At the White House, where he was meeting with the Turkish President Recep Tayyip Erdogan, Trump dismissed the proceedings taking place at the other end of Pennsylvania Avenue.
“I’m too busy to watch it,” he told reporters in the Oval Office. That said, he did manage to post a series of tweets deriding the hearing as nothing more than a “circus” and a “fraudulent hoax conspiracy theory.”
On Capitol Hill, House Intelligence Chairman Adam Schiff described high stakes in exploring the president’s behavior. “Our answer to these questions will affect not only the future of this presidency, but the future of the presidency itself, and what kind of conduct or misconduct the American people may come to expect from their commander-in-chief,” the California Democrat said in the vaulted hearing room on Capitol Hill.
He referred repeatedly to the Constitution and the Founders.
Democrats had described their goal as explaining to Americans who may not have been paying much attention up to now what they believe happened between the Trump administration and Ukraine, and why it matters. The deliberate pace, with extended opening statements and then 45 minutes of uninterrupted questioning by each side, was unusual for Congress.
Republicans, meanwhile, portrayed the whole inquiry as a sham pursued by Democrats bent on overturning the results of the 2016 election. They noted that neither Taylor nor deputy assistant secretary of State George Kent had firsthand knowledge of what Trump had done; they said that made their testimony hearsay.
California Rep. Devin Nunes, the committee’s ranking Republican, sarcastically congratulated the two witnesses “for passing the Democrats’ Star Chamber auditions held for the last six weeks in the basement of the Capitol.”
They didn’t respond to that, though both denied they had a partisan agenda. They said “no” when asked specifically if they were “never-Trumpers,” those opposed to Trump from the beginning of his political climb.
This impeachment is historic, different
Impeachments are by definition momentous and historic events. An early effort to remove the forgettable Andrew Johnson in 1868 failed. More than a century later, Richard Nixon chose to resign under fire when it became clear he was going to be leaving the Oval Office, one way or another. Bill Clinton survived an impeachment trial in 1999.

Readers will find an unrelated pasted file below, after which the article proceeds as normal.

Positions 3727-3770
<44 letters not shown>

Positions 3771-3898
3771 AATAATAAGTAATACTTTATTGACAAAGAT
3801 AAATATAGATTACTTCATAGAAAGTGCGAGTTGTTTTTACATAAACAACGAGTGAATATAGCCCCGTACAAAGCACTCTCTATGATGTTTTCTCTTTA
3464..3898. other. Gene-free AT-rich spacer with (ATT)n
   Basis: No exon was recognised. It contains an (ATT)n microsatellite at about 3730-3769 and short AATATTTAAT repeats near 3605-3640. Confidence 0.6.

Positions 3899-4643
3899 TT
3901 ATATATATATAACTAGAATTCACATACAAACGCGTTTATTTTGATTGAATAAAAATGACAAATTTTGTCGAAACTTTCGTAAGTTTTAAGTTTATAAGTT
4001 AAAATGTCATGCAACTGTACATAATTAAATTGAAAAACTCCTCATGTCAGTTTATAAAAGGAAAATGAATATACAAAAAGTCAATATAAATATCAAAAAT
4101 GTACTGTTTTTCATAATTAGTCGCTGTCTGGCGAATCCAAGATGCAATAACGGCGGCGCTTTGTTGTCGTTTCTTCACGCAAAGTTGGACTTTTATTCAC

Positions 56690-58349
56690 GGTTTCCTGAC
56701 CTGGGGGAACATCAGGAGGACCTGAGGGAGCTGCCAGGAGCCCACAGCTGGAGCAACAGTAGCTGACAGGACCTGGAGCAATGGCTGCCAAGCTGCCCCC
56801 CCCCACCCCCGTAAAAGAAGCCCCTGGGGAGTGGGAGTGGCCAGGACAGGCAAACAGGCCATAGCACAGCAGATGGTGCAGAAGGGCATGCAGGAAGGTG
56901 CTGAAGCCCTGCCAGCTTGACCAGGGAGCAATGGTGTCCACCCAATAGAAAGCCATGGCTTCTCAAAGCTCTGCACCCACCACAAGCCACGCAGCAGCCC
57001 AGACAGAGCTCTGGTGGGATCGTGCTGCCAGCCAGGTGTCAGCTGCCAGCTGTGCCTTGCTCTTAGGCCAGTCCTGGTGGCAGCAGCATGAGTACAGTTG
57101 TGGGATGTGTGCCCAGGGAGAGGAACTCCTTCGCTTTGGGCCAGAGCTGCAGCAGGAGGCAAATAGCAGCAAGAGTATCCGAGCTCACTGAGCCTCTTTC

But the impeachment of Trump is different from those that have gone before in some fundamental ways. For the first time, a president in the midst of running for a second term is facing the Constitution’s most serious penalty. The allegation involves not personal misbehavior, as it did with Clinton, but an abuse of power that allegedly involved threatening an allied government and encouraging foreign interference in a U.S. election.
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And the hearings are taking place when the nation’s politics are so bitterly divided that even the polarized Clinton era seems less fierce, and the time of Nixon a virtual golden age of bipartisanship.
Americans now seem divided into warring tribes, resistant to persuasion. An average of the latest national polling by FiveThirtyEight.com calculates that 48% of Americans support impeachment; 44% oppose it. That’s not significantly different from the returns in 2016, the election that put Trump in the White House. Then, 48% voted for Democrat Hillary Clinton, 46% for Trump.
Whether the testimony Wednesday and the hearings that follow will change anybody’s mind isn’t yet clear.
Next up: Marie Yovanovitch, the U.S. ambassador to the Ukraine who was unceremoniously dismissed after being targeted by Giuliani, is scheduled to testify Friday.
Will there be more surprises?
Marijuana legalization gets lost in the weeds
Five Democratic states are poised to create a pot lovers’ paradise, legalizing marijuana from Pennsylvania to Connecticut.